Every town and city in the UK is blighted by sexual exploitation and child victims go unidentified as tell-tale signs are missed due to a lack of awareness "from frontline children's services to the corridors of Whitehall", a leading charity said today.
Anne Marie Carrie, who takes over as Barnardo's chief executive today, said the children at the heart of the issue "have been forgotten as discussion has focused on the ethnicity of perpetrators in high-profile cases".
Her comments come as the UK's child protection agency launched an investigation into on-street grooming after former home secretary Jack Straw accused some Pakistani men in Britain of seeing white girls as "easy meat" for sexual abuse.
Ms Carrie called for a minister to be put in charge of the Government's response, saying that "without a minister with overall responsibility the Government response is likely to remain inadequate".
Urgent action is needed to protect thousands of young girls and boys who are being preyed upon and then abused, raped and exploited for sex, she said.
"Although I thoroughly welcome the recent attention around the issue, the children at the heart of this crime have been forgotten as discussion has focused on the ethnicity of perpetrators in high-profile cases," Ms Carrie said.
"Barnardo's knows that sexual exploitation is going on in every town and city in the UK and child victims continue to go unidentified as tell-tale signs are overlooked due to a lack of awareness that stretches from frontline children's services to the corridors of Whitehall."
She went on: "I have a lifetime of experience working in children's services, but there is nothing more shocking than child sexual exploitation.
"These vulnerable defenceless girls and boys, who crave love and attention, are groomed then abused in the most callous and calculated way, leaving them deeply traumatised and scarred for life."
Barnardo's worked with more than 1,000 sexually exploited girls and boys last year, but that number was "likely to be the tip of the iceberg", the charity said.
All but one of its 22 specialist services worked with children moved between towns and cities across the UK last year, the charity said.
Internet and mobile phone technology were also increasingly being used by abusers to target and exploit children, and younger children were increasingly at risk, it said.
"The average age of service-users has fallen from 15 to 13, with some of our services now working with children as young as 10," the charity said.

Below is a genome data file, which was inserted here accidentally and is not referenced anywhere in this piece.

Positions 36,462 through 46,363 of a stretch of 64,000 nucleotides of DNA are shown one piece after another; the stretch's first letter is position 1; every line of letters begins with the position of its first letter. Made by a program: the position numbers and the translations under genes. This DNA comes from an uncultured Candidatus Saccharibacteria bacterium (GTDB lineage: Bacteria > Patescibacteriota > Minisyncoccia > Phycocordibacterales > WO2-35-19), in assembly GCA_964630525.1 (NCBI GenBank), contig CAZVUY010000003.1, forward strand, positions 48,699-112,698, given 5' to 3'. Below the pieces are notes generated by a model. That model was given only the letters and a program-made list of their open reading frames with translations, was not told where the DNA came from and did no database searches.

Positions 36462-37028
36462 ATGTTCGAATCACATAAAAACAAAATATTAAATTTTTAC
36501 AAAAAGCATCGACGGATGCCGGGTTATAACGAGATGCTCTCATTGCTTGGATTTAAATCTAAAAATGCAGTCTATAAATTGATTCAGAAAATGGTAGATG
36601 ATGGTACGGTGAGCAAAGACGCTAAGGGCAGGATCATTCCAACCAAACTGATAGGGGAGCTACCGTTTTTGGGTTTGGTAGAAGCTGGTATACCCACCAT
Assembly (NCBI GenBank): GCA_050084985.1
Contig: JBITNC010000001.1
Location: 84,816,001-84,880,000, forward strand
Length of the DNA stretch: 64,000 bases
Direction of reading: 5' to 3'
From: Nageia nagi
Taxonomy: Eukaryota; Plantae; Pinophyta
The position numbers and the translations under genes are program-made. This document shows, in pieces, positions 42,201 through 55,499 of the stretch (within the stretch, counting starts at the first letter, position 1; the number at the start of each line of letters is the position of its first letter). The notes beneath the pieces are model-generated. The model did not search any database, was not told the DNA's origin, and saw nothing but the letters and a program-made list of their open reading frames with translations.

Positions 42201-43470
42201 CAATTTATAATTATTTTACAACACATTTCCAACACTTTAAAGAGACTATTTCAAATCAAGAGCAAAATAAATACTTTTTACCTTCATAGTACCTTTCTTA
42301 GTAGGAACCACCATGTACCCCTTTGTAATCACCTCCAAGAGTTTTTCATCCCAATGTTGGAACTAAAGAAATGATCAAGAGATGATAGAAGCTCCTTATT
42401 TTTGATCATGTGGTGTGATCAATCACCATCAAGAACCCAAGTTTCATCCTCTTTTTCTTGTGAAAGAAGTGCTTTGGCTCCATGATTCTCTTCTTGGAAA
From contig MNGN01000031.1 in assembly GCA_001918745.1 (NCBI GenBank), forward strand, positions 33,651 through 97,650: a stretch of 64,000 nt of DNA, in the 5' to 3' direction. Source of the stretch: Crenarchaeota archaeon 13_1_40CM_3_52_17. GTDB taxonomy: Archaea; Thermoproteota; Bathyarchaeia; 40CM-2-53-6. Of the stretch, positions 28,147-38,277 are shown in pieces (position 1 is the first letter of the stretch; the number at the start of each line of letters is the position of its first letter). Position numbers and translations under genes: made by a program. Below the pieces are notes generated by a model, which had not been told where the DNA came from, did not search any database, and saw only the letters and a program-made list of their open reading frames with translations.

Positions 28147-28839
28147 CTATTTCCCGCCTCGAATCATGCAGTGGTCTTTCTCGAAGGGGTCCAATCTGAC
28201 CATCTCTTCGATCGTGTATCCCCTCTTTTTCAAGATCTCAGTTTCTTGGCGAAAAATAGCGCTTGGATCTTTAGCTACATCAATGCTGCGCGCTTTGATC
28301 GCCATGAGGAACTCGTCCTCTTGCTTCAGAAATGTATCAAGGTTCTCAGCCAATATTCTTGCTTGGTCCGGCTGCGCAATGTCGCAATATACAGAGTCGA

It called for all professionals to be made aware of the tell-tale signs of sexual exploitation in an effort to improve early identification of child sexual exploitation.
Evidence and data on the numbers of exploited children should also be improved, along with prosecution procedures to increase the number of cases leading to a conviction, particularly in supporting child victims to act as witnesses, it said.
Last week, Peter Davies, chief executive of the Child Exploitation and Online Protection (Ceop) centre, said the sexual exploitation of children cannot be "simplified along ethnic lines where the victims constitute one ethnicity and offenders another".
The centre's "thematic assessment" of the issue will establish "whether it is accurate to identify any patterns of offending, victimisation or vulnerability within these cases", and will report in three to six months, a spokesman said.
Penny Nicholls, director of children and young people at The Children's Society, said: "Barnardo's findings echo our own experiences in projects run by The Children's Society that help vulnerable children who have been abused.
"Too many children and young people are being sexually exploited in the shadows of society, groomed in secret by heartless gangs of sexual predators or bogus boyfriends who shower vulnerable children with gifts and lure them to be horrifically exploited, sometimes for years on end.
"It can happen to any child and it is time we shone a powerful light on this hidden abuse suffered by children as young as 11 and 12 in cities and towns across the UK.
"We join with Barnardo's in calling on the Government to take urgent action, ensuring a minister has special responsibility for overseeing a countrywide response to combat sexual exploitation.
"We want the Government and all agencies who work with children to see this as a serious child protection issue."
A Department for Education spokeswoman said: "Child sexual exploitation is an appalling crime - it is a form of child sexual abuse and must not be tolerated.
"This is a complex problem and we are determined to tackle it effectively by working collaboratively right across Government and with national and local agencies."Reuse content